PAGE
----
But if you write

\draw [red]   (0,0) circle (1 cm) [blue,fill=green!20]
(2,0) circle (2 cm);


then the circles are in blue and the disks are green. Blue because it's the last option the color, and the fill color is applied to the path.

B) Path and calculations

Now if you need to do some calculations to draw the circles

In the pgfmanual there is this example : I used longer names, but I have to use curly braces \p{AB} insted of \p1. The code is more readable. Remark : in the next example you can avoid the let operation with the through library.

    \documentclass[11pt]{article}
\usepackage{tikz}
\usetikzlibrary{calc}
\begin{document}
\begin{tikzpicture}
\coordinate [label=left:$A$]  (A) at (0,0);
\coordinate [label=right:$B$] (B) at (1.25,0.25);
\draw let \p{AB}        = ($(B) - (A)$),
in
\end{tikzpicture}
\end{document}


The two circles are in black now if I want the first circle in red and the secon in blue and if I want to calculate once the AB, I need to do this

    \documentclass[11pt]{article}
\usepackage{tikz}
\usetikzlibrary{calc}
\begin{document}
\begin{tikzpicture}
\coordinate [label=left:$A$]  (A) at (0,0);
\coordinate [label=right:$B$] (B) at (1.25,0.25);
\draw let
\p{AB} = ($(B) - (A)$),
in
[red]  (A)  circle (\n{radius}) ;
\draw  [blue] (B)  circle (\sameradius) ;
\end{tikzpicture}
\end{document}


Explanation : \p{AB} is local to the path operation and you can use the result outside the first path. You need to pass the tikz register \n{radius} to tex. But you need to use a global macro to jump outside the group. It's why I used \xdef !

In your case (if myradius is the radius of the big circle) you wrote

\draw   (center) circle (\myradius pt)
(A) circle  (0.1cm)
(0,0) |- (A) [dashed]
(center)  -- (A);


Here you have only one path. (the beginning is \drawequivalent to \path[draw] and the end is ;).

All the path is drawn with the "dashed" option. If you want to change the options then you need three paths

\draw   (center) circle (\myradius pt);
\fill   (A) circle  (0.1cm) ; % fill the little circle
\draw [dashed]  (0,0) |- (A) % dash the lines
(center)  -- (A);


D) In the Old Days, before the let operation

Perhaps it's interesting to know what it was necessary to do before the let' operation. This operation now is used to avoid the next TeX code. This kind of code sometimes is useful when you want to create complex operations and if you want a code more flexible and faster

First we need to get the coordinates of the vector $(A)-(center)$. We need to use the macro \pgfpointdiff. The result is inside \pgf@x and \pgf@y. We need to work between \makeatletter and \makeatother because we need to use @ like a simple letter.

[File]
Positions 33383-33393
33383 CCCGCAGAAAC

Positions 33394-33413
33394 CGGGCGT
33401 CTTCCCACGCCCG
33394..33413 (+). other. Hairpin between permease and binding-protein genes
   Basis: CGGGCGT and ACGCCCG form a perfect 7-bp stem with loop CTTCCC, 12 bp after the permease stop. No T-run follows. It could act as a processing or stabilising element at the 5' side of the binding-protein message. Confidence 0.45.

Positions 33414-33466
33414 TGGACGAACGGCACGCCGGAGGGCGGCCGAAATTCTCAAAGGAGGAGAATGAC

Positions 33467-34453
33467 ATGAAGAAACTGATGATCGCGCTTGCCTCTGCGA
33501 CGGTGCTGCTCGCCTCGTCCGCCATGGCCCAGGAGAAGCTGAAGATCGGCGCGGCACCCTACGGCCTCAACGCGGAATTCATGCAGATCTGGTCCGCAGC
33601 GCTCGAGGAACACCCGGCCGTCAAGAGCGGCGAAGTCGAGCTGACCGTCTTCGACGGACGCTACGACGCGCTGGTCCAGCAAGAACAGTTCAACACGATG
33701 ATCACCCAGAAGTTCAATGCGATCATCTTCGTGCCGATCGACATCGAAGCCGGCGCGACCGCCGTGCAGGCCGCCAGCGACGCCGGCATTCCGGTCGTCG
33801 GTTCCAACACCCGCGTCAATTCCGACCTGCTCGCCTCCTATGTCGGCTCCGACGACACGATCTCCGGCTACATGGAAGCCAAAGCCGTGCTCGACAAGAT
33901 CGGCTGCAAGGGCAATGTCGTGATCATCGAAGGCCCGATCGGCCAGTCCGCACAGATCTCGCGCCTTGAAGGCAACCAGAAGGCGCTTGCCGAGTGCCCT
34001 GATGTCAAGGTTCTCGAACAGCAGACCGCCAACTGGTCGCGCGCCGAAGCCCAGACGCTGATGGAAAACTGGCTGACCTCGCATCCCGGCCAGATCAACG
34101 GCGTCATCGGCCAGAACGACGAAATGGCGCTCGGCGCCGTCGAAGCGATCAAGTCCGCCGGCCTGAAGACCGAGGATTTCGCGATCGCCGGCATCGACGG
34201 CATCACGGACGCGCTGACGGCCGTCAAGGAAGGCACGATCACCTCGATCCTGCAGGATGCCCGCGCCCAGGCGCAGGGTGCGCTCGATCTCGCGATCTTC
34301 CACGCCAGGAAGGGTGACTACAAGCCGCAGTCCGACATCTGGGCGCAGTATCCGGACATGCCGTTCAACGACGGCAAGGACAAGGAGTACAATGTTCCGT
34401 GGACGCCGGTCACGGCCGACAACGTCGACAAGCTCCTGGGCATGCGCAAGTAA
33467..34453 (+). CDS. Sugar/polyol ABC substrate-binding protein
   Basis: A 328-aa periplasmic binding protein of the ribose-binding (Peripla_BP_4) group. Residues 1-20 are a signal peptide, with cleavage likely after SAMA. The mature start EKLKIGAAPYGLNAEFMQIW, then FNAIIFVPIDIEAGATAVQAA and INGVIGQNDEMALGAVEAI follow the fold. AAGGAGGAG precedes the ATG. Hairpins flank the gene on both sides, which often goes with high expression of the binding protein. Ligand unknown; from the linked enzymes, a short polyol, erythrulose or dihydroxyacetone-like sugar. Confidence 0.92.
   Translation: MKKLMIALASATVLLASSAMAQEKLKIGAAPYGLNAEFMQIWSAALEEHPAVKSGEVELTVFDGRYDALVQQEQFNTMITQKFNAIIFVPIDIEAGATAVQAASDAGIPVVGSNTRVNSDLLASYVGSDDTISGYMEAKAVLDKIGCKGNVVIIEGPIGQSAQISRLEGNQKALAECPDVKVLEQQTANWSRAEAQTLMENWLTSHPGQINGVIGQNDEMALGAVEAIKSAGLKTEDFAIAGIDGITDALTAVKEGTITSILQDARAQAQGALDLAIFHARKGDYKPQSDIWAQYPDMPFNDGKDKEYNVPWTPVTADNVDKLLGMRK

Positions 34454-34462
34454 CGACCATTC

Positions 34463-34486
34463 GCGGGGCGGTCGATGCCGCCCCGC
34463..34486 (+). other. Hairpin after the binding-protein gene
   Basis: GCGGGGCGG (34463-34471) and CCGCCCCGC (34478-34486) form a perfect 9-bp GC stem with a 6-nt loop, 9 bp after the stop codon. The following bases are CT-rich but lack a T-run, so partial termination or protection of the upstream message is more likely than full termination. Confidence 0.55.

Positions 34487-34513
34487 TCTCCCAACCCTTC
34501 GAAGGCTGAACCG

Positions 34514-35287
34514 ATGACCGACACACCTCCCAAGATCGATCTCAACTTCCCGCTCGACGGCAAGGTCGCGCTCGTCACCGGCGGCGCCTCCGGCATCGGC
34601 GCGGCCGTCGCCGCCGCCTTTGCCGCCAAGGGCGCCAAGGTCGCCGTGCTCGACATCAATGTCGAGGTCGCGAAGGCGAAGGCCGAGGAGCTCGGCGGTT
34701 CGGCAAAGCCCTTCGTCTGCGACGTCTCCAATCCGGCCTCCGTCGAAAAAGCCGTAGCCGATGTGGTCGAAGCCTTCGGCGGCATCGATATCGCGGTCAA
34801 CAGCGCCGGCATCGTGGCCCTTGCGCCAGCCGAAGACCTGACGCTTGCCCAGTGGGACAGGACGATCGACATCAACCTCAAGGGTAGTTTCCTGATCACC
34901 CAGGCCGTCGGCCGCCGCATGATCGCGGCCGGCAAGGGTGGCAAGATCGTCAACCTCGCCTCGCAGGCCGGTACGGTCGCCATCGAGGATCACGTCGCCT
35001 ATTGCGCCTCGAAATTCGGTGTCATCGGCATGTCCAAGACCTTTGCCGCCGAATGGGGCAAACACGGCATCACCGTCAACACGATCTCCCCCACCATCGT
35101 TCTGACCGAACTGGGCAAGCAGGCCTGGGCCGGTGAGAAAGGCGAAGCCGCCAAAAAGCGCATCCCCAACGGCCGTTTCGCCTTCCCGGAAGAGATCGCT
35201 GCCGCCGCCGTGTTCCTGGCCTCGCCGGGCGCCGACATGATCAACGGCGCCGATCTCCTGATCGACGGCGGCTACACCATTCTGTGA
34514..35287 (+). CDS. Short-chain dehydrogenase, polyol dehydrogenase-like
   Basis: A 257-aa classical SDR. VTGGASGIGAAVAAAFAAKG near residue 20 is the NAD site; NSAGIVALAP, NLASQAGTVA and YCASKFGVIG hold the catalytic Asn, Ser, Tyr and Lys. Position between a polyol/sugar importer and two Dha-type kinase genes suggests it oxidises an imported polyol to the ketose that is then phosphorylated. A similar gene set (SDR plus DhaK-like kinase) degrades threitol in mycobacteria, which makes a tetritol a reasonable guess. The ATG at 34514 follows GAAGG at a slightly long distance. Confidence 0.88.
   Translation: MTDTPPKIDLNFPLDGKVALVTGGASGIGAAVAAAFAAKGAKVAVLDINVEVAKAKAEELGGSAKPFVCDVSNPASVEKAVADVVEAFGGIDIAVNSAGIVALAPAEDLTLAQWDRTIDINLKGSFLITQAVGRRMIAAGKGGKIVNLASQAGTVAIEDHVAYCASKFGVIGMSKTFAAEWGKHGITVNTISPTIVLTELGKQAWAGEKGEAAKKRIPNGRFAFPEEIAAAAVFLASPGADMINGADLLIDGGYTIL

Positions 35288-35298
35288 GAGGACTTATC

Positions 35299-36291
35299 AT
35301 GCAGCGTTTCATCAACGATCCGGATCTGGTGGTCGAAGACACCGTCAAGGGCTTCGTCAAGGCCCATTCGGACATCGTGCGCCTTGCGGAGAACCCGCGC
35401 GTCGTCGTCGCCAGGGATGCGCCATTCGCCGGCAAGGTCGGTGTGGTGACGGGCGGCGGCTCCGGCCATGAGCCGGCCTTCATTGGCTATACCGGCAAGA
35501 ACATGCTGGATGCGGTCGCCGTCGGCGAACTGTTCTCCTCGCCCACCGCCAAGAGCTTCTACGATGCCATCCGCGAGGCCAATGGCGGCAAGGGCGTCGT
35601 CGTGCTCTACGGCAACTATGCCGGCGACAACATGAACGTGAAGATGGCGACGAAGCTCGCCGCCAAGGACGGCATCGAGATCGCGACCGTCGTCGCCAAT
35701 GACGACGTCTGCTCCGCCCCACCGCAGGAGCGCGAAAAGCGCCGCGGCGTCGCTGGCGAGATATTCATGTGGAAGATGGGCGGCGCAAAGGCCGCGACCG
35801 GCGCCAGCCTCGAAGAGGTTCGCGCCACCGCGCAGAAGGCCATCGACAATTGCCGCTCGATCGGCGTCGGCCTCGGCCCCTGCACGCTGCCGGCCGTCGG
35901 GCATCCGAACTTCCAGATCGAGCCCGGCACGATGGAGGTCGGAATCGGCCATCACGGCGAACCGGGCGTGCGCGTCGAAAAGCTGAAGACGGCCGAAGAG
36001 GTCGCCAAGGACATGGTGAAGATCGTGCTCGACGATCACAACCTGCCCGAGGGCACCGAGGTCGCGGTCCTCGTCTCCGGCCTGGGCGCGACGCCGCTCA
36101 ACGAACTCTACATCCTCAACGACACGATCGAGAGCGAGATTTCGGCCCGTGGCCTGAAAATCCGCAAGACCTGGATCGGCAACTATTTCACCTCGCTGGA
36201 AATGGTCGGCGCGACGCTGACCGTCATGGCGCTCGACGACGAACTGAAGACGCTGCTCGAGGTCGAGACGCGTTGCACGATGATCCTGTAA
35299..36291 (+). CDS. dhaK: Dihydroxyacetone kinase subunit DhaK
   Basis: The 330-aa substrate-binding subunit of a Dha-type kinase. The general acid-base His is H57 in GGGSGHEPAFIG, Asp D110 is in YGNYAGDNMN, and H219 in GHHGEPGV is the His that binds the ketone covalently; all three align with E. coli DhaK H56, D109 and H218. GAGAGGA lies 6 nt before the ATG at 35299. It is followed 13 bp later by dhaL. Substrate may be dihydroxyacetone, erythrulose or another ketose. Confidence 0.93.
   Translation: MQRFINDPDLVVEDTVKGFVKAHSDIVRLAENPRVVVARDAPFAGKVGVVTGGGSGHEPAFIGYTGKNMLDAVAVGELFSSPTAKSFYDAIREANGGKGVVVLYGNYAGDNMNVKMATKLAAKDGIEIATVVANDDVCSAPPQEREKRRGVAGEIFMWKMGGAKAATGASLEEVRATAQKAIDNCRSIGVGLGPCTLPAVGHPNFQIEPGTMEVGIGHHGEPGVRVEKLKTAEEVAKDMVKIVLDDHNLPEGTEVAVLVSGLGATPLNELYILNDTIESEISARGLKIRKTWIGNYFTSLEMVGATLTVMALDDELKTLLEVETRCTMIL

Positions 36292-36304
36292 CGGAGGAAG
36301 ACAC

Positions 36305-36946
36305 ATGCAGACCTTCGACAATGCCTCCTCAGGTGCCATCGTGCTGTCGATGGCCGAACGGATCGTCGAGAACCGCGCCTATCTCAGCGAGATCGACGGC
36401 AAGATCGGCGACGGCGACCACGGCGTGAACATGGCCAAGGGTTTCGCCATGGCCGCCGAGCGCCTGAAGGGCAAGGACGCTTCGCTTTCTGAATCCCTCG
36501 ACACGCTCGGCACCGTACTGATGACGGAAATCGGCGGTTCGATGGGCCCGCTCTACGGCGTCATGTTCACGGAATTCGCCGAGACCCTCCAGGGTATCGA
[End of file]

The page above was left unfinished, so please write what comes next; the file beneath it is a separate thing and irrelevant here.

Then we calculate the length (A)--(center) with \pgfmathveclen. The result is in \pgfmathresult. (unity is pt). This is raw code and it's preferable to take some precautions when we use \pgf@x} , \pgf@y and \pgfmathresult.

\makeatletter
\pgfpointdiff{\pgfpointanchor{A}{center}}%
{\pgfpointanchor{center}{center}}%
\pgfmathveclen{\pgf@x}{\pgf@y}
\makeatother


This is raw code and it's preferable to take some precautions when we use \pgf@x} , \pgf@y and \pgfmathresult.

Now we can stock the mathresult inside a macro \myradius and it's more easy to use and to read the code

\makeatletter
\pgfpointdiff{\pgfpointanchor{A}{center}}%
{\pgfpointanchor{center}{center}}%
\makeatother


But It's possible to do something better because now we have pgflastxy and we can avoid makeatletter

Firstly we create \xdim and ydim to stock the dimensions and we use \pgfgetlastxy to get the dimensions of the vector.

\newdimen\xdim\newdimen\ydim
\pgfpointdiff{\pgfpointanchor{A}{center}}%
{\pgfpointanchor{center}{center}}%
\pgfgetlastxy{\xdim}{\ydim}


The complete code

\documentclass[11pt]{article}
\usepackage{tikz}

\begin{document}

\begin{center}
\begin{tikzpicture}[scale=1.25,cap=round,>=latex]
\draw[step=.5cm,gray,very thin] (-3.0cm,-3.0cm) grid (3.0cm,3.0cm);
\draw[->] (-2.5cm,0cm) -- (2.5cm,0cm);
\draw[->] (0cm,-2.5cm) -- (0cm,2.5cm);

\coordinate (center) at (0.cm,0.cm) ;
\coordinate (A) at (1.5cm,1.cm);
\filldraw [black] (center) circle (0.04cm) node [left] {$Ο$};
% calculation (the let part)
\newdimen\xdim\newdimen\ydim
\pgfpointdiff{\pgfpointanchor{A}{center}}%
{\pgfpointanchor{center}{center}}%
\pgfgetlastxy{\xdim}{\ydim}

\draw   (center) circle (\myradius pt);
\fill   (A) circle  (0.1cm) ;
\draw [dashed]  (0,0) |- (A)
(center)  -- (A);
\end{tikzpicture}
\end{center}
\end{document}


\documentclass[11pt]{article}
\usepackage{tikz}
\usetikzlibrary{calc}
\begin{document}

\begin{center}
\begin{tikzpicture}[scale=1.25,cap=round,>=latex]
\draw[step=.5cm,gray,very thin] (-3.0cm,-3.0cm) grid (3.0cm,3.0cm);
\draw[->] (-2.5cm,0cm) -- (2.5cm,0cm);
\draw[->] (0cm,-2.5cm) -- (0cm,2.5cm);

\coordinate (center) at (0.cm,0.cm) ;
\coordinate (A) at (1.5cm,1.cm);
\filldraw [black] (center) circle (0.04cm) node [left] {$Ο$};
\draw
let
\p{Acenter}        = ($(A) - (center)$),
`